Kaleidoscope effect

Jewellery kaleidoscope

Cats in mythology and jewellery

Cats in mythology and jewellery

Cats in mythology and jewellery

Cats in mythology and jewellery. Prowling the night with glowing eyes, showing extraordinary physical flexibility and agility, cats were believed to seek the companionship of old women who practiced magic as witches. Both witches and cats were believed to have the power to control or predict the weather. When a cat washed its face, rain was supposed to follow; if it walked away from the fire, a storm was brewing. Caution and even discomfort was the typical reaction to cats, hence the common Irish greeting, “God bless all here except the cat.”
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Australian actress Elizabeth Debicki

Australian actress Elizabeth Debicki Jan Logan jewellery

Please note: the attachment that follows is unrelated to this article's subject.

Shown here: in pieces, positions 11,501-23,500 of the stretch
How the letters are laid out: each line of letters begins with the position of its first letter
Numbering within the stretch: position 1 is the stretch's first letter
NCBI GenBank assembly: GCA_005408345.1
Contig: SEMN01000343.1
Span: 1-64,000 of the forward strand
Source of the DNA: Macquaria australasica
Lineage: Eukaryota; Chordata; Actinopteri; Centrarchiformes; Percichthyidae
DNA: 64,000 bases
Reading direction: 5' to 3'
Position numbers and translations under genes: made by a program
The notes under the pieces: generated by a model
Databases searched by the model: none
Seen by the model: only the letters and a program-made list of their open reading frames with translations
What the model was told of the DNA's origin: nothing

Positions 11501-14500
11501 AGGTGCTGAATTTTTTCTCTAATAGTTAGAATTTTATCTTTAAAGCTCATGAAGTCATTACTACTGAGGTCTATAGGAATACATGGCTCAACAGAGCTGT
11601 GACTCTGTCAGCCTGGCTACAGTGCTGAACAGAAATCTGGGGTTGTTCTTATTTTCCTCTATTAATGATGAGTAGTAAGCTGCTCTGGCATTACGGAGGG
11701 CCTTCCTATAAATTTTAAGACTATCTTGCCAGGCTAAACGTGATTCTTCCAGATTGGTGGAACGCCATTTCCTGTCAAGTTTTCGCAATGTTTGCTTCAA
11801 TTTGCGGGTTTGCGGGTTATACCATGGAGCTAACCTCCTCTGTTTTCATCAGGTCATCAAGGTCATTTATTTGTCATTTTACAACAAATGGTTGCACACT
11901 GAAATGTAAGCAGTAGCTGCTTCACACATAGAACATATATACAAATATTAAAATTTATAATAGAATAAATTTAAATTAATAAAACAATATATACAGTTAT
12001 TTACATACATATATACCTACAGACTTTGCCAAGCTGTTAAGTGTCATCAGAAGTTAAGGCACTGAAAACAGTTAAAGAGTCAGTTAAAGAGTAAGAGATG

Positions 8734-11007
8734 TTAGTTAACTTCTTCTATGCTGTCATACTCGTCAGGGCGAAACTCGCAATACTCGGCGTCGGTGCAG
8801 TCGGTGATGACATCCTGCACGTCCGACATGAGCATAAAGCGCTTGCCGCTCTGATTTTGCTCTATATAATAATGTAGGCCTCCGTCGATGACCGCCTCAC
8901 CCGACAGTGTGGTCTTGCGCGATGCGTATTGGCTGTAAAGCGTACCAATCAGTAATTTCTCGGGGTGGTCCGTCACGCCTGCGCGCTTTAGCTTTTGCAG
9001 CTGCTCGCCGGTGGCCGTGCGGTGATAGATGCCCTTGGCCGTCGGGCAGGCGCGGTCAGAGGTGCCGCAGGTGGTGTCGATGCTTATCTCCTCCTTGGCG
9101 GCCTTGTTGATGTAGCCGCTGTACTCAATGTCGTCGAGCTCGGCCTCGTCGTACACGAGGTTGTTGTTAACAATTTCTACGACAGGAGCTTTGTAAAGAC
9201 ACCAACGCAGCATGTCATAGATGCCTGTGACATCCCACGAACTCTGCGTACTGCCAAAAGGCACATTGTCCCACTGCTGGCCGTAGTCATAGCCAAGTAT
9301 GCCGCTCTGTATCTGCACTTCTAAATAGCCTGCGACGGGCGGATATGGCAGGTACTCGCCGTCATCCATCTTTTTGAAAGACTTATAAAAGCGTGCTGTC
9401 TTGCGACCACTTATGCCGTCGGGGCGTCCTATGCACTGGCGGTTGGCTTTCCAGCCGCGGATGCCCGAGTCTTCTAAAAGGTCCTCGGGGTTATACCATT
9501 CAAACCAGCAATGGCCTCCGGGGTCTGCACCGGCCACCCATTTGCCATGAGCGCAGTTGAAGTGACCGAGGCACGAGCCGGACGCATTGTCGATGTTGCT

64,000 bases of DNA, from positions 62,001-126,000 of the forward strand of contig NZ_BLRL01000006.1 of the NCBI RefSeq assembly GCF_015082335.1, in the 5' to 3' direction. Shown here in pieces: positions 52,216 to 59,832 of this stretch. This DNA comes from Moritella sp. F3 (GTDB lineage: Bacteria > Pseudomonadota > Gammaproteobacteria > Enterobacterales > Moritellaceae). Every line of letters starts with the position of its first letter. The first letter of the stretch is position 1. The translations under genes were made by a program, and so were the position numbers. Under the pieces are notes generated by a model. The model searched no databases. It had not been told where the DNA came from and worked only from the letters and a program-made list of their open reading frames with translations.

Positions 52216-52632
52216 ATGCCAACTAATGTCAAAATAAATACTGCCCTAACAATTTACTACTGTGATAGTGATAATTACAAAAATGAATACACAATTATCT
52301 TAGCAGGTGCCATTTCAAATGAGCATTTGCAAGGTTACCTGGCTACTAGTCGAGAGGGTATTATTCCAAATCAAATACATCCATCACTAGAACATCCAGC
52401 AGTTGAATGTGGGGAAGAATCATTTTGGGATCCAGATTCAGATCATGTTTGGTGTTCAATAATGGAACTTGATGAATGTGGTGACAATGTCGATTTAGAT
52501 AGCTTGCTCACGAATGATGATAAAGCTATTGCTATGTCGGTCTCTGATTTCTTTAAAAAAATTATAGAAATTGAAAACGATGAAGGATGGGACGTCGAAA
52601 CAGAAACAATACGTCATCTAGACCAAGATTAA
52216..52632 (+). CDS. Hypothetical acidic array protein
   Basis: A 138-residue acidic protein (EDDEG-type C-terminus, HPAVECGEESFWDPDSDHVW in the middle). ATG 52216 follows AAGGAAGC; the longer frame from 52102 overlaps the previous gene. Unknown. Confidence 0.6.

Actress Elizabeth Debicki presenting Jan Logan jewellery

Talented and accomplished Australian actress Elizabeth Debicki – the face of the Australian jewellery house Jan Logan. Her predecessors in this role were Rose Byrne and Rachel Taylor. Few actresses can boast of having played their debut role in a large-scale film with a mass of stars and the famous director. A graduate of the Victorian College of the Arts in Australia, 25-year-old Elizabeth Debicki – can. It was her whom Baz Luhrmann chose for the role of Jordan Baker in his adaptation of F. Scott Fitzgerald’s “The Great Gatsby”. Before The Great Gatsby her movie list consisted of two films – Rake (series, 2010 – 2014) and A Few Best Men (2011). After The Great Gatsby she played and is going to play in several films – Gödel Incomplete (2013), Macbeth (2015), The Man from U.N.C.L.E. (2015), Everest (2015), The Kettering Incident (2015), The Night Manager (2016), Guardians of the Galaxy (2017), The Tale (2017).
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Owl symbolic jewellery

Owl symbolic jewellery. Boucher vintage brooch Owl, crystals, enamel

Boucher vintage brooch Owl, crystals, enamel. Owl symbolic jewellery

Owl symbolic jewellery